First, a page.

Discussion

ITI-related proteins present a multi-chain structure in which polypeptide chains are covalently joined through a chondroitin sulfate bridge. To investigate the synthesis and maturation of these proteins, we examined the individual or combined expression of the human recombinant H1, H2, H3 and L chains and their subsequent assemblies in COS-7 cells.

We show that COS-7 cells transfected with human L cDNA synthesized α1-microglobulin and bikunin as in human hepatocyte cells [7]. Our data indicate that the ITI heavy chains are not required for the processing and secretion of α1-microglobulin and bikunin. The free recombinant bikunin observed in the medium of the COS-7 cells suggests that the presence of bikunin in the medium of human hepatocyte cells is not the result of degradation during the biosynthesis of ITI-related proteins [7,20]. This runs counter to the fact that free bikunin is not found in normal serum at significant levels. This absence may be due to rapid transfer of this protein from the blood to the tissues as described for plasma clearance of rat bikunin [28]. Our data support the idea that bikunin is secreted into the blood by hepatocytes and cleared by renal glomerular filtration; in which case, bikunin may be the source of urinary trypsin inhibitor immunologically related to ITI [29].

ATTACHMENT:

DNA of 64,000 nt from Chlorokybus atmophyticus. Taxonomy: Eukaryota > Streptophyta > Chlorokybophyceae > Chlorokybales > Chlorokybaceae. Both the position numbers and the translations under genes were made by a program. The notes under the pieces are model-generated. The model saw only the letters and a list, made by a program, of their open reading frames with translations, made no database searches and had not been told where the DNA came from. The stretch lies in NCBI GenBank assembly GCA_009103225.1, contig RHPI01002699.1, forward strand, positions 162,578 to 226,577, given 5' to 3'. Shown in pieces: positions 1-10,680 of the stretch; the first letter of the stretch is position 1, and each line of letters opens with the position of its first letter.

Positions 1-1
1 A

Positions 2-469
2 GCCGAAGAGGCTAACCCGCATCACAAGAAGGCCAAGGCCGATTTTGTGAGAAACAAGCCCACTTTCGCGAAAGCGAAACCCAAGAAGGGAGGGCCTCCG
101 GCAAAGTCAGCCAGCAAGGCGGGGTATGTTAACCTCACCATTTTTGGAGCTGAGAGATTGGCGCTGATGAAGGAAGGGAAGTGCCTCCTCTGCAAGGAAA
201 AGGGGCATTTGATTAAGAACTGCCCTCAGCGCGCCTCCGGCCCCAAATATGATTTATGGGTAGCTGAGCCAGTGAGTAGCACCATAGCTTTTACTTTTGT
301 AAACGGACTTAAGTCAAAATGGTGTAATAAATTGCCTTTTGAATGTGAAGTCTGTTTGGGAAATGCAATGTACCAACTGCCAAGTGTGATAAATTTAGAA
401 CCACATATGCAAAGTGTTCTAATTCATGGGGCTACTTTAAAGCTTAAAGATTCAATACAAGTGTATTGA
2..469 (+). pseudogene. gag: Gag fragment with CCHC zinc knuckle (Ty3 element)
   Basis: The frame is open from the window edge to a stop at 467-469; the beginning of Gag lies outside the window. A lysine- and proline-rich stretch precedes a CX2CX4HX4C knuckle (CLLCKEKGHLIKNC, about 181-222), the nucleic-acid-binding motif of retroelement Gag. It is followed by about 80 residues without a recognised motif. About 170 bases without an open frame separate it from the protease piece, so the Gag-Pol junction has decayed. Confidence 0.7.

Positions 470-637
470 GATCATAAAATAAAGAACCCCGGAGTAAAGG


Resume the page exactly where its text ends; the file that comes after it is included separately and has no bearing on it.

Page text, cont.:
Two α1-microglobulin-bikunin precursors (L chains, 40 and 42 kDa) containing one and two N-linked oligosaccharides were observed in rat hepatocyte cells [20,30] or in the COS-1 cells which express the rat α1-microglobulin-bikunin precursor cDNA [31] whereas only one L chain was observed in our system. Our result is similar to that obtained in primary human hepatocyte cells [7]. This difference of N-glycosylation of in the L chain observed in the human and the rat is reproduced in the recombinant COS cell models. This indicates that the recombinant COS cell models are able to reproduce the N-glycosylation specific to each species.